The scientists analyzed samples from several calderas, and found a previously unknown correlation between trace elements, such as zirconium and rubidium, and lithium concentrations.

Lithium is a volatile element shifting easily from solid to liquid to vapor, and thus it is hard to measure its concentration. Detecting the trace elements as lithium stand-ins, however, geologists will be able to identify candidate supervolcanoes for lithium deposits “in a much easier way than measuring lithium directly,” Stanford said.

“The trace elements can be used as a proxy for original lithium concentration. For example, greater abundance of easily analyzed rubidium in the bulk deposits indicates more lithium, whereas high concentrations of zirconium indicate less lithium,” it said.

The Stanford study was scheduled to be published Wednesday in the journal Nature Communications and was in part supported by a Defense Department fellowship.

Last week, energy news site wrote about potential lithium constraints, singling out five stock plays for betting on the alkali metal: Albermarle Corp. ALB, +0.43% Canada’s Southern Lithium Corp. SNL, +2.63% Chile’s Sociedad Quimica y Minera de Chile SQM, -0.16% ; the Global X Lithium & Battery Tech ETF LIT, +0.53% and Tesla Inc. TSLA, -1.27%  

The Global X ETF has gained more than 31% so far this year, compared with gains of around 10% for the S&P 500 index SPX, -0.18%

Albemarle earlier this month reported a modest second-quarter earnings beat, saying its lithium sales rose 56% year-on-year and almost all of the gain was in battery-grade lithium.

Analysts at UBS said in a recent note they expect lithium margins at Albemarle to remain above 40% despite an additional $60 million to $70 million in costs from royalty and community payments as well as other expenses.

“Pricing was up 21% in 1Q, 31% in 2Q and the debate continues on how long the industry can maintain that pace,” the UBS analysts said.

The answer, at least as far as electric vehicles are concerned, might be “for a long time.”

Tesla in late July launched its Model 3, an all-electric sedan aimed for the masses, and expects to be able to run its Fremont, Calif., plant at a rate of 500,000 vehicles a year by the end of 2018.

Tesla has talked about adding other commercial and passenger vehicles, including an electric semi truck to be unveiled next month.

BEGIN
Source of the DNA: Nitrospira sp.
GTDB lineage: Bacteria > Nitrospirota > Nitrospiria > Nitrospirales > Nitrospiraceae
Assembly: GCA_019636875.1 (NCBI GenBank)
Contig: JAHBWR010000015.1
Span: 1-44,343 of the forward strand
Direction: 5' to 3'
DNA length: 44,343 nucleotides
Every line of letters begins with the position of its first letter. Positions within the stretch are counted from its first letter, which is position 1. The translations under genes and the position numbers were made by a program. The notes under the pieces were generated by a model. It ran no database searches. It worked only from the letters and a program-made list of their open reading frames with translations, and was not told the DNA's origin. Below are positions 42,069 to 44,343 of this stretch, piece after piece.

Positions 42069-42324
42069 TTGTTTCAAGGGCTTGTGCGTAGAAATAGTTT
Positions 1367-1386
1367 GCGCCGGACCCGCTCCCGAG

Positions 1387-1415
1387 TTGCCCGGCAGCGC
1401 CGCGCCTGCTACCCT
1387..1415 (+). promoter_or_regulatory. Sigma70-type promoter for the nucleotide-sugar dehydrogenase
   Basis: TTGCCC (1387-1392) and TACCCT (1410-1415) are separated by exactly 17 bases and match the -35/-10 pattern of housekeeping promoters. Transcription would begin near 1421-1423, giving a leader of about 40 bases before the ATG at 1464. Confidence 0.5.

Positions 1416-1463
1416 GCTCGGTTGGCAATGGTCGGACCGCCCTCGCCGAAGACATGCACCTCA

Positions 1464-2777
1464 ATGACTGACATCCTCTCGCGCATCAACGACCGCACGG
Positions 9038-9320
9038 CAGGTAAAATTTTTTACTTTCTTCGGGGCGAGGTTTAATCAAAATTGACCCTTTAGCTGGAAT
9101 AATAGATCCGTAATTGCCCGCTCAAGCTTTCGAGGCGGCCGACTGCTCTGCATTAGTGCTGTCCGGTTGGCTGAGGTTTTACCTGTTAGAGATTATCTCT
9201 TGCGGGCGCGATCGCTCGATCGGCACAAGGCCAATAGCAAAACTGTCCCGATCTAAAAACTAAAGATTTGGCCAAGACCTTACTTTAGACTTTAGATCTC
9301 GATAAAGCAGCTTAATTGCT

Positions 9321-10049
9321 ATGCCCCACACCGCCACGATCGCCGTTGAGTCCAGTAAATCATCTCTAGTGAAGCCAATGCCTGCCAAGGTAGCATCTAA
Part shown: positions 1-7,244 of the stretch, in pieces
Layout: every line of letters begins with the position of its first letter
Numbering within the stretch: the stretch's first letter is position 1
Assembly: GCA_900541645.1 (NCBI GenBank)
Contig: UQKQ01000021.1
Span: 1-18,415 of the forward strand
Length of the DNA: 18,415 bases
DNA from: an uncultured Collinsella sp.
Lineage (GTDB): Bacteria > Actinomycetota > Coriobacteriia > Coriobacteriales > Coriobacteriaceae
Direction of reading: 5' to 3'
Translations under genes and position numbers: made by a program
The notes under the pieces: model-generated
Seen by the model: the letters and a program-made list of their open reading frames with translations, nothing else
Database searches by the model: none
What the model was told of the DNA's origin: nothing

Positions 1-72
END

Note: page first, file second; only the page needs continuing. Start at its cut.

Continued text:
People in this Swedish town gather in a ‘Solar Egg’ sauna instead of having town halls

Thanks;Leanna Garfield

Published ; Jun. 21, 2017, 5:41 PM

The Solar Egg by Bigert & Bergström.Jean-Baptiste Béranger

On the western border of Kiruna, Sweden, the state-owned mining company, LKAB, has been extracting iron ore from the Kirunavaara mountains for over a decade. But the long-term mining has caused fissures that are creeping closer to the city center of Kiruna.
Now, LKAB — which also founded the Arctic town in 1900 — is funding Kiruna’s relocation nearly two miles east, so that it can continue mining in the mountains.
Moving an entire town is no easy task and requires lengthy discussions with officials, the mining company, and residents. Local architects from Bigert & Bergström have designed one place where those talks can take place: a golden, egg-shaped sauna. 
Completed in late April, the sauna is a place for locals and officials to unwind and discuss questions and concerns about Kiruna’s relocation, the firm told Business Insider.

Located in Kiruna, Sweden, the Solar Egg is a sauna that’s free for anyone to use.

Visitors can book time in the saun ~>

By Jean-Baptiste Béranger

Its exterior is made of reflective sheets of plexiglass that were painted gold.

By Jean-Baptiste Béranger

The interior walls are made of pine ….

… and the benches from aspen wood. In the center, there’s a wood-powered stove made from iron and stone. The temperature inside can range from 167 to 185 degrees Fahrenheit (75 to 85 degrees Celsius).

Jean-Baptiste Béranger

The space, which fits up to eight people, is meant to serve as a local meeting place to discuss Kiruna’s relocation plan. “The egg shape seeks to symbolize rebirth and new opportunities at the start of Kiruna’s urban transformation,” the architects said.

Jean-Baptiste Béranger

To avoid being swallowed by the mine, Kiruna will need to move nearly two miles east. The Stockholm-based firm White Architects will be in charge of moving the town, where approximately 23,000 people live. Below is a rendering of what the new city center may look like:

Producing 90% of all iron in Europe, Kiruna’s mine has become the world’s largest iron ore extraction site. LKAB is also the biggest energy consumer in Sweden.
“It’s a dystopian choice,” Krister Lindstedt, a partner at White Architects, told The Guardian. “Either the mine must stop digging, creating mass unemployment, or the city has to move – or else face certain destruction. It’s an existential predicament.”Jean-Baptiste Béranger/Source: The Guardian

Later this summer, the Solar Egg will move to Nikkaluokta, a Swedish town about 45 miles west of Kiruna.


How ‘guerilla’ start-ups can make the world a better place

Thanks;  & Word Economic Forum

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REUTERS/Thomas Peter